From my latest reading, Stalin’s Last Crime: The Plot Against the Jewish Doctors, 1948-1953, I learned a wonderful Russian word. On the bottom of p. 107, the authors say that Stalin called one of his vile minions, Mikhail Ryumin, “a shibsdik (pygmy).” This word шибздик (which to an English-speaker sounds irresistibly like “sheep’s-dick”; Vasmer says it’s from бздеть [bzdet’], one of the words for ‘fart’ I wrote about here) is better translated “half-pint” or “pipsqueak”; it’s a slang term for an unusually small person. The third (1903–1910) edition of Dahl’s dictionary, revised by Baudouin de Courtenay, includes it as a dialectal term from the regions of Pskov and Tver; its first literary use seems to have been in Kuprin‘s notorious 1915 novel Yama (The Pit), with its lurid description of the life of prostitutes, about which Nina Berberova wrote in her memoirs:

This book had a stunning impression on me. No other book has had such an effect on me. I told Aleksandr Kuprin this when once, as a guest at Prince V.V. Baryatinsky’s in Paris in 1929, I was left alone with him in the living room after all the others had gone into the dining room. Kuprin was like an old Tatar in those years, in some ways reminiscent of my grandfather of Tver. With his head swaying and his hands drooping, he seemed decrepit and sleepy. He heard me out, slowly picked a cherry from a vase and asked me to take it in my mouth by the stem. The cherry hung on my chin. He moved over towards me and carefully took the cherry in his mouth, hardly touching me. When he had spat out the pit, he said:
‘This is my last phase.’
I was terribly sorry for him but said nothing.

The word has only been used a dozen times in the literature available in the Russian National Corpus, but those uses include works by Zoshchenko, Platonov, the Strugatskys, and Viktor Astafyev. My question for Russian speakers: is this word still in use?


  1. megazver says


  2. Yes.

  3. Yes, very much so. Affectionately, referring to children.

  4. Also sounds like “dipstick” which colloquially means something like “idiot”, and which I suppose is a euphemism for “dipshit”.

  5. My father used it quite often, I use it very seldom and haven’t heard it for years.

  6. Alexei K. says

    Yes it is — not so common these days, perhaps, as 20 years ago. Used pejoratively in my experience — not a nice little word at all.

  7. Yes

  8. Some say yes, others not so much. Some say affectionately, others pejoratively. I’m confused, but if we ever get another kitten I may call it Shibzdik (check out this video); after all, with cats you’re affectionate one minute, pejorative the next.

  9. Bathrobe says

    What is the great fascination with the life of prostitutes? Because they are totally beyond the pale and indescribably enticing because of that? Because they look and act just like you and me and yet are so completely different in their outlook and lifestyle?
    They are different because they deal in the most prosaic terms with what we are taught is sacred (no matter how cynically we may treat it, we still believe it is sacred). Rescuing a prostitute from this kind of heartbreaking degradation is obviously a means of reaffirming our belief in the sacred. Otherwise, I can’t see what is so fascinating about them.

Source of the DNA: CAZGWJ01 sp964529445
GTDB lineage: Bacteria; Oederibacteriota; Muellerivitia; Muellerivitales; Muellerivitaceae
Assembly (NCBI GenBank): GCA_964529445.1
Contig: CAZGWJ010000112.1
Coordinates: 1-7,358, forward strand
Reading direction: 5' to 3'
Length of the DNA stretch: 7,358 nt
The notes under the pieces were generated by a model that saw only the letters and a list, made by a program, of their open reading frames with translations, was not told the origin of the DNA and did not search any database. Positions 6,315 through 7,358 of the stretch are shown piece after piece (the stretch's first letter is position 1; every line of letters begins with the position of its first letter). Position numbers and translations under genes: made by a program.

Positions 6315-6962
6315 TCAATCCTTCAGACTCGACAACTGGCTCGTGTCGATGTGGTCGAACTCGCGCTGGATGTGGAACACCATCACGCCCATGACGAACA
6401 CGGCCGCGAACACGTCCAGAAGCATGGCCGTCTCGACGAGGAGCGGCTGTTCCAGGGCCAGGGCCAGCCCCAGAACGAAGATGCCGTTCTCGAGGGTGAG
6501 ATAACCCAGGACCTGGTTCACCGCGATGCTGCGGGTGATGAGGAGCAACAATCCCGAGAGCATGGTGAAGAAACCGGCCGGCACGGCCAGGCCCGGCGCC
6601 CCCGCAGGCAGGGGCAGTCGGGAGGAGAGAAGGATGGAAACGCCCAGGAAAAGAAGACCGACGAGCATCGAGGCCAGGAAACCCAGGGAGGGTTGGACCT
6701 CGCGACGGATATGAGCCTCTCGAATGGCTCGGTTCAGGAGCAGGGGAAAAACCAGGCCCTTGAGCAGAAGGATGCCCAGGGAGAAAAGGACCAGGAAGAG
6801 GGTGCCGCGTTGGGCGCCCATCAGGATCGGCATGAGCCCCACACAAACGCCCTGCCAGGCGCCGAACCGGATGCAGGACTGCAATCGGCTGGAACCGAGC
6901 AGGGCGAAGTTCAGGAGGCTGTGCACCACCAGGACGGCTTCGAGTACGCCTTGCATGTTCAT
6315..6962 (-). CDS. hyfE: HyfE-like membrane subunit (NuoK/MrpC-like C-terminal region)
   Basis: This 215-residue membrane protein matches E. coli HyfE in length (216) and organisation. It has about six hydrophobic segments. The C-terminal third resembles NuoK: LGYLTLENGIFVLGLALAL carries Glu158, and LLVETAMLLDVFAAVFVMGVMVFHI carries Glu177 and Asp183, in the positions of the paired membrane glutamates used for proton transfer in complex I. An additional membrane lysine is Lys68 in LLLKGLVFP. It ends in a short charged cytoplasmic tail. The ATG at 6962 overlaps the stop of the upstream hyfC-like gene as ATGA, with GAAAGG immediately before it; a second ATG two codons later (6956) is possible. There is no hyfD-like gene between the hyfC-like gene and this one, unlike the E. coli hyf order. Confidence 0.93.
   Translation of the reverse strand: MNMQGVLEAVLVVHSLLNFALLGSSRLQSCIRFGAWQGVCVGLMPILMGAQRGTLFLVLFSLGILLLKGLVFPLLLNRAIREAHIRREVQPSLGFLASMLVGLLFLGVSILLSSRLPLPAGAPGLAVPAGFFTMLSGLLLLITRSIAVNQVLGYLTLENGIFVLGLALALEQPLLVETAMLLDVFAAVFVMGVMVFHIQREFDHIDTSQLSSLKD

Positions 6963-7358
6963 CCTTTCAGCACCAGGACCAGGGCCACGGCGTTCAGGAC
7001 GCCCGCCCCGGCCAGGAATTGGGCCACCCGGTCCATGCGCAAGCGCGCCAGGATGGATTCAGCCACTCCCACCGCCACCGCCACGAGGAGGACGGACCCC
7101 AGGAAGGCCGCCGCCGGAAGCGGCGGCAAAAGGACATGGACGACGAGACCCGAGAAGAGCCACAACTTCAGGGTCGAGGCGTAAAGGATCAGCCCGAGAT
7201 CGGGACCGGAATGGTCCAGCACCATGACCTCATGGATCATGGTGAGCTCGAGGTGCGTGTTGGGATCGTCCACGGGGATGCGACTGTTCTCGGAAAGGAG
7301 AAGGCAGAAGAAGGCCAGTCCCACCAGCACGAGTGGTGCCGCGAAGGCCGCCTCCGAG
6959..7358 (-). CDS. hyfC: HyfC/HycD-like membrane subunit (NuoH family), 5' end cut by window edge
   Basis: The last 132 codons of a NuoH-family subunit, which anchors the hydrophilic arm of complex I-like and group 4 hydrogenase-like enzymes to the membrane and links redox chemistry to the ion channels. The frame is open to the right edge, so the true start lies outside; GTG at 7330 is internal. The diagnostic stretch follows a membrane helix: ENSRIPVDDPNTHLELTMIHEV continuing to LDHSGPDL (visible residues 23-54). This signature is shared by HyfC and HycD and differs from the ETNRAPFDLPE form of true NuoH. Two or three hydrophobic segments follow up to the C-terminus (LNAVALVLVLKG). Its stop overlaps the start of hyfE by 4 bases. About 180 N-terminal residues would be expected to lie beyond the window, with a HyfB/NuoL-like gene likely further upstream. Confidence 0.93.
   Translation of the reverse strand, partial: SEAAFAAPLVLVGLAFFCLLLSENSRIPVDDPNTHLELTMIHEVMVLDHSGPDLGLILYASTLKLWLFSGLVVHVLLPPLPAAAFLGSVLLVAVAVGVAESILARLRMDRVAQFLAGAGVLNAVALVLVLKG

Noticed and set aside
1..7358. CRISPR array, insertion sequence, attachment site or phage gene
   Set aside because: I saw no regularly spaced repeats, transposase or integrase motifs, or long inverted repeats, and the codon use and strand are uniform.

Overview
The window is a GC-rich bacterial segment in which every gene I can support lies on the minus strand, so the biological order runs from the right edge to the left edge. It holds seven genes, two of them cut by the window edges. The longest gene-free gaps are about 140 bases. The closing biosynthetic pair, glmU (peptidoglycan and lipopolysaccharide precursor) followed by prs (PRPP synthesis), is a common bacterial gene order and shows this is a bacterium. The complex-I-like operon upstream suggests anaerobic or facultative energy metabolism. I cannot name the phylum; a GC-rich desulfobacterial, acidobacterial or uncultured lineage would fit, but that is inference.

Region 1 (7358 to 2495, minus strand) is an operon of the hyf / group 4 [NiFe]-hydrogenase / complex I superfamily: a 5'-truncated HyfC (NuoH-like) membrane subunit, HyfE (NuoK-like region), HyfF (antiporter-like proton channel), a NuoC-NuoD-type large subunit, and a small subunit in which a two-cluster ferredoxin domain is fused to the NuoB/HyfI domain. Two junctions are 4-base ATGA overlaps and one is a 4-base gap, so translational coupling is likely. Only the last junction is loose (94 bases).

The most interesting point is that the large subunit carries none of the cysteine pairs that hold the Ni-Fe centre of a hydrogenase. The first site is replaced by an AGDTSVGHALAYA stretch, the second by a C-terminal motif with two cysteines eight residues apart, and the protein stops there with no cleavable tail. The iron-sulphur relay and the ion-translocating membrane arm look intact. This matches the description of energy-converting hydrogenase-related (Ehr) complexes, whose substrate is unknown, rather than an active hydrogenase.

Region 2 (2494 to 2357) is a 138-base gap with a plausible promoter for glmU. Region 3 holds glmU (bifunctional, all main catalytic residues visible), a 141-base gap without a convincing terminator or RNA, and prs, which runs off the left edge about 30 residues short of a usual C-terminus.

10. Spoken like a true denizen of the twenty-first century! Back in 1915, everybody didn’t yet know everything about everything, and prostitution was for good bourgeois women like Berberova a frightening mystery, spoken of in whispers, as unknown as the dark side of the moon.

  11. yes

  12. I think it’s a derivative of schizophrenia, not bzdit’ – fart. And as such I’d trace it to the Petersburg/Leningrad urban lore. Just a theory.
    schizophrenia – shizofrenia (шизофрения) – sufferer: shizophrenik (шизофреник) – contraption: shizik – extension: shibzdik, incorporating bzdit’-fart – change of shade of meaning: slightly crazy, small, shrivelled, bedragled person, shibzdik.
    A criminal argot link is also possible: you could косить под шизика (kosit’ pod shizika – pretend to be a schizo) to get a softer, hospital regime while in prison.
    But Odessites of course claim it as one of their own inventions, possible: here

  13. I’d recommend Helen Dunmore’s The Betrayal as a very good portrayal of what it was like during the ‘doctors’ plot’ years in the early 1950s.

  14. J. W. Brewer says

    In Gone with the Wind (written a generation after 1915 but set two generations before 1915), Mitchell writes “But Scarlett was not concerned with the ethics of the matter. Like most innocent and well-bred young women, she had a devouring curiosity about prostitutes.”

  15. Like most innocent and well-bred young women, she had a devouring curiosity about prostitutes.
    A very apt quote!
    I think it’s a derivative of schizophrenia
    I doubt the good country folk of the Pskov and Tver guberniyas had ever heard of schizophrenia in the nineteenth century (or even later). These are the people who thought konstitutsiya and revolyutsiya were princesses of the royal family.
    Thanks for the Dunmore recommendation!

  16. I just ran across this wonderful word, in the bowdlerized form ш… дикъ, in Dostoevsky’s 1875 novel Подросток [The Adolescent]; the annoying narrator asks a stupid favor of an acquaintance, who laughingly tells him he’s little and should grow up. When our hero objects that he’s old enough to get married (I think he’s 19 or 20 at this point), the acquaintance says “Ну и женись, а все таки ш… дикъ: ты еще ростешь!” [So get married, but you’re a little fart anyway; you’ll grow up yet!” What surprises me is that the word is never printed in full, even in modern editions, though it’s sometimes spelled ш( — )дик (Google Books search). Is it really that offensive, or are they just afraid to touch the sacred text of the master?

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